Matthew 8:1-4, The Message
“Jesus came down the mountain with the cheers of the crowd still ringing in his ears. Then a leper appeared and dropped to his knees before Jesus, praying, “Master, if you want to, you can heal my body.”
“Jesus reached out and touched him, saying, “I want to. Be clean.” Then and there, all signs of the leprosy were gone. Jesus said, “Don’t talk about this all over town. Just quietly present your healed body to the priest, along with the appropriate expressions of thanks to God. Your cleansed and grateful life, not your words, will bear witness to what I have done.”
Look at Jesus, and listen closely to His heart. “I want to. Be clean.” He’s encountering a diseased man while listening to the crowds who are chanting His name. He’s the hero, a celebrity, the people adore Him. Who could handle the adulation? Certainly not me, I would soak up the praises and revel in my triumphal moment.
I would short-circuit.
But remember, the end of the previous verses explains exactly what’s happening. Matthew 7:28-29 explains their excitement–
“When Jesus concluded his address, the crowd burst into applause. They had never heard teaching like this. It was apparent that he was living everything he was saying—quite a contrast to their religion teachers! This was the best teaching they had ever heard.“
It was a wild scene, we can’t forget this. But it’s funny, Jesus through all this sees and hears this leper. He doesn’t respond to the crowd but to the diseased man. The text tells us that the leperous man was on his knees and he was “praying.” His pleas were directed at Jesus.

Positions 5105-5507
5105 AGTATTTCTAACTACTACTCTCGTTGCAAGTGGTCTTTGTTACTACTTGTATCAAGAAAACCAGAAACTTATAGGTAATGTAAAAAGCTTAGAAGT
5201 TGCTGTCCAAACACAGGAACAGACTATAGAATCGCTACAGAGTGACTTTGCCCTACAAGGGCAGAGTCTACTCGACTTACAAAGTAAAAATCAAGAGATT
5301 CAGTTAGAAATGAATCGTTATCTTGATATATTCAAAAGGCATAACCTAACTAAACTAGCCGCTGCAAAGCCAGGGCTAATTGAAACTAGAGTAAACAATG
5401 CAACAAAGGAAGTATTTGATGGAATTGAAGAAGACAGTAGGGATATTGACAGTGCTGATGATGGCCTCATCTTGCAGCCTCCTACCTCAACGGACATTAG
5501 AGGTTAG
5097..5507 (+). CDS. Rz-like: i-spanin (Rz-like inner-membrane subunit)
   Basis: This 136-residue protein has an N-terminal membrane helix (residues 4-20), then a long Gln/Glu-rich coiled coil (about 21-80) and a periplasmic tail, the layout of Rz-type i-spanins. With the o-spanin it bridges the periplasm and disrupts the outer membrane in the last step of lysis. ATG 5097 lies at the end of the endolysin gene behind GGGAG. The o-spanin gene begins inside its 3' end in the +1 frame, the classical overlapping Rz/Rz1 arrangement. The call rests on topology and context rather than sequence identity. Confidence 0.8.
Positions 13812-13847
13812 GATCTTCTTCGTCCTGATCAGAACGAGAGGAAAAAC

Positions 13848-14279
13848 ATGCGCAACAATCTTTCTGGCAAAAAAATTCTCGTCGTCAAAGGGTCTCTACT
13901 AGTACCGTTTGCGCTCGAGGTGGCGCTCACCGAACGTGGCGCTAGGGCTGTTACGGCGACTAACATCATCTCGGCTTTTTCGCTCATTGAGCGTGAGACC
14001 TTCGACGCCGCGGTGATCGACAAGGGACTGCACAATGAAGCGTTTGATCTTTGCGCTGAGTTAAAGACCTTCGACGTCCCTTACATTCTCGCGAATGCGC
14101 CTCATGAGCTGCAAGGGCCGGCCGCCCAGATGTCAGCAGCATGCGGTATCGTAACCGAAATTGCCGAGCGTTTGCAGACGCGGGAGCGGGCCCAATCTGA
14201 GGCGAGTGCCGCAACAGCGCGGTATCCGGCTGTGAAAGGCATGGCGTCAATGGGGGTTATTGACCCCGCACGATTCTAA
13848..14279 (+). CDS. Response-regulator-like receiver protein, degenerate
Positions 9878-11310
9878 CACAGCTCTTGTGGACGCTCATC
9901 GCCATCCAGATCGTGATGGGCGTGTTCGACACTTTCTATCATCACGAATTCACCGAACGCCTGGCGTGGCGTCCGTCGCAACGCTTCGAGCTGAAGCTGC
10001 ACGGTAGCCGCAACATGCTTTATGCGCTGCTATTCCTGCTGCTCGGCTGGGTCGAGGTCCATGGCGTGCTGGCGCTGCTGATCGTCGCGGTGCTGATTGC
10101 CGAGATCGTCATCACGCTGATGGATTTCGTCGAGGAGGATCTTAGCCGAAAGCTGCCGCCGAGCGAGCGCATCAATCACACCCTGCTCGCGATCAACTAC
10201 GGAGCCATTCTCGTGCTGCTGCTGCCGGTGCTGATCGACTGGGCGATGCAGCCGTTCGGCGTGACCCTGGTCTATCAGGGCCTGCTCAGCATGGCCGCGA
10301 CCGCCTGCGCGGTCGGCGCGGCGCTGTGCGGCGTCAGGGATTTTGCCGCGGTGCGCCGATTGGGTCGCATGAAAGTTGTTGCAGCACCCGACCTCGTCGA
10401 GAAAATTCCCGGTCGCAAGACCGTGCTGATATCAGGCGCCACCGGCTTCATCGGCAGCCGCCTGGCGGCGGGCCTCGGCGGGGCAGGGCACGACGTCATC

The crowds responded wholeheartedly to the marvelous teaching of Jesus, and that was awesome. We really shouldn’t minimize that. However, in the Gospels, the “crowd” is pretty much a bad term, or at least a neutral one.
I suppose that Jesus seems to ignore the multitude’s adulation and instead focuses on the leper. I’m not sure if I could do that. It’s nice when people flatter me. It feels so good, it feeds my ego–but the needs of others become secondary. There’s something in me that adores being in the limelight. I feel triumphant!
Jesus reacts, not to the adoration of the crowd but to the man. He sees the need of a single person.
That’s really remarkable.
Okay, so what does this really mean? Scripture tells me that Jesus stands in heaven and makes intercession for me. He focuses on just me, I’m the center of His care–but I also know that attention is also on you, and others, and yet I’m assured that He sees me and each of His sheep. This should be a comfort. He concentrates and ministers to the person.
Jesus loves you, and He loves me.
“So he told them this parable: 4 “What man among you, who has a hundred sheep and loses one of them, does not leave the ninety-nine in the open field and go after the lost one until he finds it? 5 When he has found it, he joyfully puts it on his shoulders, 6 and coming home, he calls his friends and neighbors together, saying to them, ‘Rejoice with me, because I have found my lost sheep!’”